Income taxes. The Act keeps the “Bush” tax rates intact for individuals with taxable income under $400,000 ($450,000 for married taxpayers, $425,000 for heads of household). Income above these levels will be taxed at a 39.6% rate (up from 35%).
AMT patch. The Act permanently increases the exemption amounts of the Alternative Minimum Tax (“AMT”) to $78,750 for married taxpayers filing jointly and $50,600 for single filers. Exemptions will be indexed for inflation.
Capital gains and dividends. The Act raises the top rate for dividends and capital gains from 15% to 20% for taxpayers who would be subject to the new 39.6% bracket. Counting the 3.8% surcharge from the Affordable Care Act, dividends and capital gains will be taxed at a rate of 23.8% for high-income earners. The top capital gains rate will stay at 15% for lower-income taxpayers.
Deduction limitations for high-income individuals. The Act reinstates the Clinton-era “PEP and Pease” limitations on the personal exemptions and itemized deductions for couples with incomes exceeding $300,000 and singles with incomes over $250,000. These two provisions reduce tax benefits for high-income earners by phasing out exemptions and itemized deductions.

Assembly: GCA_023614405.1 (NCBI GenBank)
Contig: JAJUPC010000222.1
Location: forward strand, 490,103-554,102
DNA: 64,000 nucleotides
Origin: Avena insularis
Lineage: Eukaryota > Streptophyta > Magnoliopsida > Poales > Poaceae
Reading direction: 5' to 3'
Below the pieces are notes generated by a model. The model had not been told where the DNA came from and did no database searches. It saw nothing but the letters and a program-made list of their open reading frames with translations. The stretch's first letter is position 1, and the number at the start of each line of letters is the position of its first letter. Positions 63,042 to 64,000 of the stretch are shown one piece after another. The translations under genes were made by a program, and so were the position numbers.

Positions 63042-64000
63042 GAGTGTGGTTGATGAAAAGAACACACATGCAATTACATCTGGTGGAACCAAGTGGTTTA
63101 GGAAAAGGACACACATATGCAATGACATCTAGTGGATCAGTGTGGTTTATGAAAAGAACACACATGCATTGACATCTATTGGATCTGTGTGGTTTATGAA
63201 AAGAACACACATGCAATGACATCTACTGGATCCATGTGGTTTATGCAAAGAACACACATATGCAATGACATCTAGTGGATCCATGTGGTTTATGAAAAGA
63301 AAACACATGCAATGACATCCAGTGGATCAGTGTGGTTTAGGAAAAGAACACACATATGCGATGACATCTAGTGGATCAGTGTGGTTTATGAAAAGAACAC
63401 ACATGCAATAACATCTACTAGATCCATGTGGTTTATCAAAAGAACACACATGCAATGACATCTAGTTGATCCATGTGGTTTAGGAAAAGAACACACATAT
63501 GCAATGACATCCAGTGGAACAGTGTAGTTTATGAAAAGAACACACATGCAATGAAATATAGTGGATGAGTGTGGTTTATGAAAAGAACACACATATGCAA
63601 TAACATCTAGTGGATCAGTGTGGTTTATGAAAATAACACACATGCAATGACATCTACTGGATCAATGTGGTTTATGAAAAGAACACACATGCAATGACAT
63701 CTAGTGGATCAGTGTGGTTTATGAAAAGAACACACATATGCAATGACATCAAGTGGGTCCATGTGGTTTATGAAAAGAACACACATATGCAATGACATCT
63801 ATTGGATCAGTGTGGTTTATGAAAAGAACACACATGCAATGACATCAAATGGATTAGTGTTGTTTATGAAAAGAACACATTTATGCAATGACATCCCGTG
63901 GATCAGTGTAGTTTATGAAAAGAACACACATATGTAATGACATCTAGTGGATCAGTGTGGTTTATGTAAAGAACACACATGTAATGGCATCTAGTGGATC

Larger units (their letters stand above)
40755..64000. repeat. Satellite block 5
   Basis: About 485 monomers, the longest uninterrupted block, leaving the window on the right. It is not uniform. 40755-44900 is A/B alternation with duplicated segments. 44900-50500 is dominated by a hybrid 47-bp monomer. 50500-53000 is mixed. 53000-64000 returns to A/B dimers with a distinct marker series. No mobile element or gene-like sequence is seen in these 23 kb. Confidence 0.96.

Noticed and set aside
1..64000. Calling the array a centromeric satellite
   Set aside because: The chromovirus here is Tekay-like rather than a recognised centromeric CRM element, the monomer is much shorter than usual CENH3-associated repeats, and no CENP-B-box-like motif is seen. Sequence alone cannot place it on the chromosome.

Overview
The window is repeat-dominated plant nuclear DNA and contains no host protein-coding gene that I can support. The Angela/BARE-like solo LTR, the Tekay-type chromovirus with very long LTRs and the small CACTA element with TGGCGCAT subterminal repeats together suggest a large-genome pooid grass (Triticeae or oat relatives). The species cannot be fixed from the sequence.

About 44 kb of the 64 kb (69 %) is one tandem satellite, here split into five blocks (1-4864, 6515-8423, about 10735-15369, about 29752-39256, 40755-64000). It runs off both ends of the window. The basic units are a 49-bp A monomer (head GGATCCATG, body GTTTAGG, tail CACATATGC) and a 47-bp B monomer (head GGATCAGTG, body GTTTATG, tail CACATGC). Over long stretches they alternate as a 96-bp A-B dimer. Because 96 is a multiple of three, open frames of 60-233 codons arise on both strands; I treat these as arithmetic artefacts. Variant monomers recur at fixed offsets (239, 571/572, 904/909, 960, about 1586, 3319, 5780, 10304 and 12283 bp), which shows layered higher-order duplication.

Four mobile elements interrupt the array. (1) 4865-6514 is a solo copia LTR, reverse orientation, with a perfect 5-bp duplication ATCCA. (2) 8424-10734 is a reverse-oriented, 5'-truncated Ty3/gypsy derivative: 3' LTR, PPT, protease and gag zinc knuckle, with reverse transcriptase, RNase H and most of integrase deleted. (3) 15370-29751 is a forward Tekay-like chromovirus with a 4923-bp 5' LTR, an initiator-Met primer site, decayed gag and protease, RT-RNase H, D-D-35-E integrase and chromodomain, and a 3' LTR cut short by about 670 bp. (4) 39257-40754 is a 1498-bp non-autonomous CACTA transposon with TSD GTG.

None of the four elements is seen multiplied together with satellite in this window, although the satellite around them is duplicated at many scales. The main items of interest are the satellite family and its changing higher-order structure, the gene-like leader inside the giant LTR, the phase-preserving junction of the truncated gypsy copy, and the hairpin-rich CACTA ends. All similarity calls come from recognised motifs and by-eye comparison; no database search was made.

Transfer taxes. The Act prevents steep increases in estate, gift and generation-skipping transfer (GST) tax that were slated to occur for individuals dying and gifts made after 2012 by permanently keeping the exemption level at $5,000,000 (as indexed for inflation). However, the Act also permanently increases the top estate, gift and GST rates from 35% to 40%.
Individual extenders. The Act extends for one year a host of individual provisions, including the treatment of mortgage insurance premiums as qualified residence interest, deductions for state and local general sales taxes, and the above-the-line deduction for qualified tuition and related expenses.
Business tax extenders. The Act extends for one year many key business tax breaks including depreciation provisions, notably including bonus depreciation, and the research and work opportunity tax credits.
Other items. The Act extends unemployment insurance and many health and energy-related provisions. This also extends President Obama’s expansions on the Child Tax Credit, Earned Income Tax Credit and the American Opportunity Tax Credit for five years.
The Act does not include an extension of the 2011 and 2012 payroll tax cuts for employees on Social Security tax withholding from paychecks, so most workers will see their Social Security taxes rise from 4.2% to 6.2%.